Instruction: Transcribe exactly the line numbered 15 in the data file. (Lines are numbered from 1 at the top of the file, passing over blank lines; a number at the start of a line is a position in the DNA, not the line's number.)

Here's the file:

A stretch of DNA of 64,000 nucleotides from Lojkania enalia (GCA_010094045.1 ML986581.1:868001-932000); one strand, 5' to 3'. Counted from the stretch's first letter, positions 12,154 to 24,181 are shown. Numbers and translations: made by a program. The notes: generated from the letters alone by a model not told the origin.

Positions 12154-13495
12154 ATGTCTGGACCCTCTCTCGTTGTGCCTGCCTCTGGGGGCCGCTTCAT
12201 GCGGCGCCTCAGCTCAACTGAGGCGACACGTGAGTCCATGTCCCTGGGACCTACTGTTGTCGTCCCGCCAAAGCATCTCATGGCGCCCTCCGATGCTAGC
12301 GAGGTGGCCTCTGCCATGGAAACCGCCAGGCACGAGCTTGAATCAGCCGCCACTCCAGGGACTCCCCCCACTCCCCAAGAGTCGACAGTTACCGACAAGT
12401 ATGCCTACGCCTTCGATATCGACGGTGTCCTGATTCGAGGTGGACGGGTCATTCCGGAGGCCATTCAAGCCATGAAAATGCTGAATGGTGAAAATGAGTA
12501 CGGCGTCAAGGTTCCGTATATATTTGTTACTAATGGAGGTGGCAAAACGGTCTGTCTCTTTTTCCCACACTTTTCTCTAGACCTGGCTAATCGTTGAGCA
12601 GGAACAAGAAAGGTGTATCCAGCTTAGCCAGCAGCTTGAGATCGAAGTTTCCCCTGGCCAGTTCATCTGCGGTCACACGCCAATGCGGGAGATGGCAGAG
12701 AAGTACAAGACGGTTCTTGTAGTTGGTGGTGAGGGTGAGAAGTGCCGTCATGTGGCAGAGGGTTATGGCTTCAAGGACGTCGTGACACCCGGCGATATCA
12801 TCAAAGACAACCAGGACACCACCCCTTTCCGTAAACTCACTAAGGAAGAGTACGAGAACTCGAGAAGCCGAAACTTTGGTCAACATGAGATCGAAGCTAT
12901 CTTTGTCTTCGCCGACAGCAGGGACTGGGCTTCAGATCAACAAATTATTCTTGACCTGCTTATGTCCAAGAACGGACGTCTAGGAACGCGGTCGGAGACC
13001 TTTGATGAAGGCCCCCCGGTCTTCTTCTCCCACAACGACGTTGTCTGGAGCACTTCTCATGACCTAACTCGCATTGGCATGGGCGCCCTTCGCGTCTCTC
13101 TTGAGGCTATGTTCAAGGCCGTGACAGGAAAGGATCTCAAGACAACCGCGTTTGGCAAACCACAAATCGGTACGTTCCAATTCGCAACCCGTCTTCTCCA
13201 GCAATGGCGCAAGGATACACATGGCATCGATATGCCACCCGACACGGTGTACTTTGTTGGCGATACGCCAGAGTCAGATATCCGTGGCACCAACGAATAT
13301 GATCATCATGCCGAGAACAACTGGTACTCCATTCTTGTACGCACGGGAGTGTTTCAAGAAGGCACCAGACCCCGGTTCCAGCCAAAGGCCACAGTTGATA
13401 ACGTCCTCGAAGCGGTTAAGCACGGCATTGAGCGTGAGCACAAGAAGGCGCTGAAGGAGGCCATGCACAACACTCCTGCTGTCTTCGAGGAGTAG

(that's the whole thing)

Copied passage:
13301 GATCATCATGCCGAGAACAACTGGTACTCCATTCTTGTACGCACGGGAGTGTTTCAAGAAGGCACCAGACCCCGGTTCCAGCCAAAGGCCACAGTTGATA